Songbirds aren’t the only birds affected by disease outbreaks. Waterfowl are often vulnerable. Like finches, many species of ducks and geese also form large flocks. Some of the diseases that can run rampant in waterfowl populations include avian influenza, avian cholera and avian botulism. According to the Ducks Unlimited website, major avian botulism outbreaks have been reported throughout North America for more than a century. In 1910, avian botulism resulted in the deaths of millions of waterfowl in California and Utah, and another incident in 1952 killed an estimate 4 million to 5 million waterfowl across the western United States.
In 1999, the West Nile virus, a mosquito-borne disease, arrived in the United States. This disease is typically a mild nuisance for most infected people, but in some circumstances the virus can be lethal. The virus, which first appeared in the United States in 1999 after being discovered in 1937 in the African nation of Uguanda, also didn’t confine itself to the human population. Soon after its arrival in the United States, the virus began decimating American crows. Two decades later, experts have been able to study the consequences of West Nile virus on both humans and wild birds.
According to an article by Hugh Powell published Oct. 15, 2010, on the All About Birds website, the disease afflicted crows more than any other bird species. “West Nile virus hit American crows particularly hard,” Powell wrote. “When the disease first appeared in New York City, in summer 1999, nearly 5,500 crows died in four months. Tests suggested the disease was 100-percent fatal to crows.” Many other species, from jays and magpies to gulls and chickadees, also proved susceptible, according to the All About Birds article.
Millions of birds died as West Nile swept across the continent in just five years. An interesting thing happened as the virus spread across the country. As viral diseases often tend to do, West Nile apparently became less virulent. The American crow population did hit frightening lows, but the species appears to have managed to rebound.
Where’s the silver lining in regard to all these stories? Here is a sliver of light through the dark clouds. Birds are resilient, just like humans. They can usually overcome anything nature might throw at them.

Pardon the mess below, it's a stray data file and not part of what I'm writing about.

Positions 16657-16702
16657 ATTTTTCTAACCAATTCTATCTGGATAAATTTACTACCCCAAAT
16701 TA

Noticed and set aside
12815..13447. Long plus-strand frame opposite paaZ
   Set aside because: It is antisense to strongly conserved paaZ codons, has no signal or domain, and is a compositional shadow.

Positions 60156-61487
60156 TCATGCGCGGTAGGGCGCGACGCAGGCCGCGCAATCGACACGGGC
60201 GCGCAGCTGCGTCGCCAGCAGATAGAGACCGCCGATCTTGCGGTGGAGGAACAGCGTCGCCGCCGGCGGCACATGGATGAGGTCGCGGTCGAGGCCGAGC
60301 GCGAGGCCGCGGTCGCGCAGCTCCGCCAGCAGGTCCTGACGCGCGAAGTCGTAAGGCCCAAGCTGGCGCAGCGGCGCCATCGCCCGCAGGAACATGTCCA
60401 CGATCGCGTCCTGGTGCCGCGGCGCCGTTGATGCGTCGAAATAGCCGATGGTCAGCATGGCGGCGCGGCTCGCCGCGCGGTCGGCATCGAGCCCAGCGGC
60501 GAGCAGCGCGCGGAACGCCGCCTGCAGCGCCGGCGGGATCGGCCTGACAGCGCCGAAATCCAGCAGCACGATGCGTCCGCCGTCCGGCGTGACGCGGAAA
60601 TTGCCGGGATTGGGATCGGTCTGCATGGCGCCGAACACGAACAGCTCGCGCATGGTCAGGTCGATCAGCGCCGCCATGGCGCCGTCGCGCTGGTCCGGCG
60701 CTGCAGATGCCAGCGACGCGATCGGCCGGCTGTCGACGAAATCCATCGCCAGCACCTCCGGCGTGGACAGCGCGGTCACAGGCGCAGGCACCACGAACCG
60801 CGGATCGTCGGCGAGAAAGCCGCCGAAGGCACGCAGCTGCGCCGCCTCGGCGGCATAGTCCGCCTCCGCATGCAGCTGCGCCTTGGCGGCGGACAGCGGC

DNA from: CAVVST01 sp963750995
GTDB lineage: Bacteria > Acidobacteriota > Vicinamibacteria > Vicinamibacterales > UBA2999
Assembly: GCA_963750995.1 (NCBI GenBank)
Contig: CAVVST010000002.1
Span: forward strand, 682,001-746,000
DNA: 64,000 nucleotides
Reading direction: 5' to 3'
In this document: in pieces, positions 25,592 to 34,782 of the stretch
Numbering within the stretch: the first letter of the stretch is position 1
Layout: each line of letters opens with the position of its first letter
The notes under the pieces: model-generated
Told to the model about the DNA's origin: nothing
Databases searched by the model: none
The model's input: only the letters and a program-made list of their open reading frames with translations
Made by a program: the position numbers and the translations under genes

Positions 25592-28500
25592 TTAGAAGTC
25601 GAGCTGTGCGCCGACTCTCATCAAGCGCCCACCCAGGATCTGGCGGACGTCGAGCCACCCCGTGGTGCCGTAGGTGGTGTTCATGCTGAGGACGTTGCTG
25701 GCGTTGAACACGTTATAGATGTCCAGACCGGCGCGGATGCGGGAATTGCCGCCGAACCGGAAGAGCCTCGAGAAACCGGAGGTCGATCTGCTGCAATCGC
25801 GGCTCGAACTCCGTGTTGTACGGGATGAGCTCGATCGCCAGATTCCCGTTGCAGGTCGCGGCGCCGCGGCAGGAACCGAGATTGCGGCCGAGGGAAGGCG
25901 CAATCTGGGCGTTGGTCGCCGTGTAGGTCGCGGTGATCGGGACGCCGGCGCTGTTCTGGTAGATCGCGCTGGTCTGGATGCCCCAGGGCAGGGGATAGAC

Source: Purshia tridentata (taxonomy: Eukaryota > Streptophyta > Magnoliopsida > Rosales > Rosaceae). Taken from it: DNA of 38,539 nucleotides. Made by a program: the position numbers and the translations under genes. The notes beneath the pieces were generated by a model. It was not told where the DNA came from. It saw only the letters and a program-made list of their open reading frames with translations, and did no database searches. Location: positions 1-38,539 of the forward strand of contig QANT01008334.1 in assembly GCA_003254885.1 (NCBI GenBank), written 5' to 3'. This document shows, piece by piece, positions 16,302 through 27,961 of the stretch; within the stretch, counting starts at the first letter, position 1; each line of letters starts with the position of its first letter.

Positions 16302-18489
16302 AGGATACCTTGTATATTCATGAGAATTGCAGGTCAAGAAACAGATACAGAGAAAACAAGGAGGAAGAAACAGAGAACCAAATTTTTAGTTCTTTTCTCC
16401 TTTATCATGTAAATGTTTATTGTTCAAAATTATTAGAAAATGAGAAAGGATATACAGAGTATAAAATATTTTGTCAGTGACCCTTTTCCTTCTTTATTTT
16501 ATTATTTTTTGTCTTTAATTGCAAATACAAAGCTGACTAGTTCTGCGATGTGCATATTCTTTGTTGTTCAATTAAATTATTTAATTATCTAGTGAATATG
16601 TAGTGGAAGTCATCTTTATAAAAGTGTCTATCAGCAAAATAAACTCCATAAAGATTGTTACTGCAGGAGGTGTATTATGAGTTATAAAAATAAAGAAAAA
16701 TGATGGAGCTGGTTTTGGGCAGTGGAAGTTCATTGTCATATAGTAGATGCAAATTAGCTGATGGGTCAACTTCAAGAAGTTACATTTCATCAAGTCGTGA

I suspect there could be several different diseases at work that are causing multiple but unrelated die-offs among certain birds. The house finch bacterial disease is a recurring problem for this species.
I do think that the cardinals, blue jays and perhaps the robins are simply having difficult molts. Molting, or the process of shedding and replacing feathers, doesn’t always go smoothly for crested birds like jays and cardinals. The bald-headed cardinal is a late-summer fixture.
Here’s a significant announcement made on Sept. 13. In a joint statement issued by the Cornell Lab of Ornithology and the Cornell University College of Veterinary Medicine.
“All states affected by the mysterious bird illness of summer 2021 have lifted their do-not-feed recommendations. No cause has yet been determined, but cases are no longer being reported.”
I think the Beckmans made the right decision to remove their feeders. In a couple of weeks, I think they can put the feeders back out, monitor carefully, and see if any signs of disease return.
Contagious diseases, particularly among flocking birds, are a fact of life, just like the cold and flu season for humans. We can, however, take steps to mitigate outbreaks.
Keep feeding the birds, but play the diligent host. Put out only the amount of seed that visiting birds can eat in a single day. Monitor the flocks for any sign of illness and respond quickly if such signs are detected. Yes, do keep feeding the birds, but be safe and attentive while doing so.